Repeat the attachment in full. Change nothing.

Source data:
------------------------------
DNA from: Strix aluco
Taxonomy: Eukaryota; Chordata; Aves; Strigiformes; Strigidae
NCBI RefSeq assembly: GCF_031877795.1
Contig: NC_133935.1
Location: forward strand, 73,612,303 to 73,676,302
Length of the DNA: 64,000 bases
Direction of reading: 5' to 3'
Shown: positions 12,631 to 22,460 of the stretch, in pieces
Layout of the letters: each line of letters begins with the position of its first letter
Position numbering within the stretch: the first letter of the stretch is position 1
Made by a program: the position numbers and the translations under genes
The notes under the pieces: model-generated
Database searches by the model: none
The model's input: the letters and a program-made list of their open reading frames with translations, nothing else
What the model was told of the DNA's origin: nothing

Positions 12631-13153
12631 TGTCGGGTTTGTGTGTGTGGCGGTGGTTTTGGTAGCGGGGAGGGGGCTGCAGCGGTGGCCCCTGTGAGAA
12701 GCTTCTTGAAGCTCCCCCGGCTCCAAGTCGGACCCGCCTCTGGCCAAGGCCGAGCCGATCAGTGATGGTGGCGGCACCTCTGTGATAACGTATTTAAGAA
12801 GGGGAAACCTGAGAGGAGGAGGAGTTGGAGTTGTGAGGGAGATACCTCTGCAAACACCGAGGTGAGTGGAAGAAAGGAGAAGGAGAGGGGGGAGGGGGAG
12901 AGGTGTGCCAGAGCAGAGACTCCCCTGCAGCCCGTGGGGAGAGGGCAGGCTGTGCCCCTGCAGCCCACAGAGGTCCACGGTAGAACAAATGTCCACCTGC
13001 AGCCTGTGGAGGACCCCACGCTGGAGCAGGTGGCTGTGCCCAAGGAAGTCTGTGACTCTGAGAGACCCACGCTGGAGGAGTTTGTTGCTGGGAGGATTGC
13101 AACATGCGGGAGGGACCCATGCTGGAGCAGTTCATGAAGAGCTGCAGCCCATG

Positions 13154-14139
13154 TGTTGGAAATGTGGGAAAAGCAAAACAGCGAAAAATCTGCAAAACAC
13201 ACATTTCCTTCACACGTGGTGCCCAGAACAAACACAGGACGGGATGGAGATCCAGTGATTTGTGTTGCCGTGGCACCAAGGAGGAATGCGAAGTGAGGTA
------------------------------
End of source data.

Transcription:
DNA from: Strix aluco
Taxonomy: Eukaryota; Chordata; Aves; Strigiformes; Strigidae
NCBI RefSeq assembly: GCF_031877795.1
Contig: NC_133935.1
Location: forward strand, 73,612,303 to 73,676,302
Length of the DNA: 64,000 bases
Direction of reading: 5' to 3'
Shown: positions 12,631 to 22,460 of the stretch, in pieces
Layout of the letters: each line of letters begins with the position of its first letter
Position numbering within the stretch: the first letter of the stretch is position 1
Made by a program: the position numbers and the translations under genes
The notes under the pieces: model-generated
Database searches by the model: none
The model's input: the letters and a program-made list of their open reading frames with translations, nothing else
What the model was told of the DNA's origin: nothing

Positions 12631-13153
12631 TGTCGGGTTTGTGTGTGTGGCGGTGGTTTTGGTAGCGGGGAGGGGGCTGCAGCGGTGGCCCCTGTGAGAA
12701 GCTTCTTGAAGCTCCCCCGGCTCCAAGTCGGACCCGCCTCTGGCCAAGGCCGAGCCGATCAGTGATGGTGGCGGCACCTCTGTGATAACGTATTTAAGAA
12801 GGGGAAACCTGAGAGGAGGAGGAGTTGGAGTTGTGAGGGAGATACCTCTGCAAACACCGAGGTGAGTGGAAGAAAGGAGAAGGAGAGGGGGGAGGGGGAG
12901 AGGTGTGCCAGAGCAGAGACTCCCCTGCAGCCCGTGGGGAGAGGGCAGGCTGTGCCCCTGCAGCCCACAGAGGTCCACGGTAGAACAAATGTCCACCTGC
13001 AGCCTGTGGAGGACCCCACGCTGGAGCAGGTGGCTGTGCCCAAGGAAGTCTGTGACTCTGAGAGACCCACGCTGGAGGAGTTTGTTGCTGGGAGGATTGC
13101 AACATGCGGGAGGGACCCATGCTGGAGCAGTTCATGAAGAGCTGCAGCCCATG

Positions 13154-14139
13154 TGTTGGAAATGTGGGAAAAGCAAAACAGCGAAAAATCTGCAAAACAC
13201 ACATTTCCTTCACACGTGGTGCCCAGAACAAACACAGGACGGGATGGAGATCCAGTGATTTGTGTTGCCGTGGCACCAAGGAGGAATGCGAAGTGAGGTA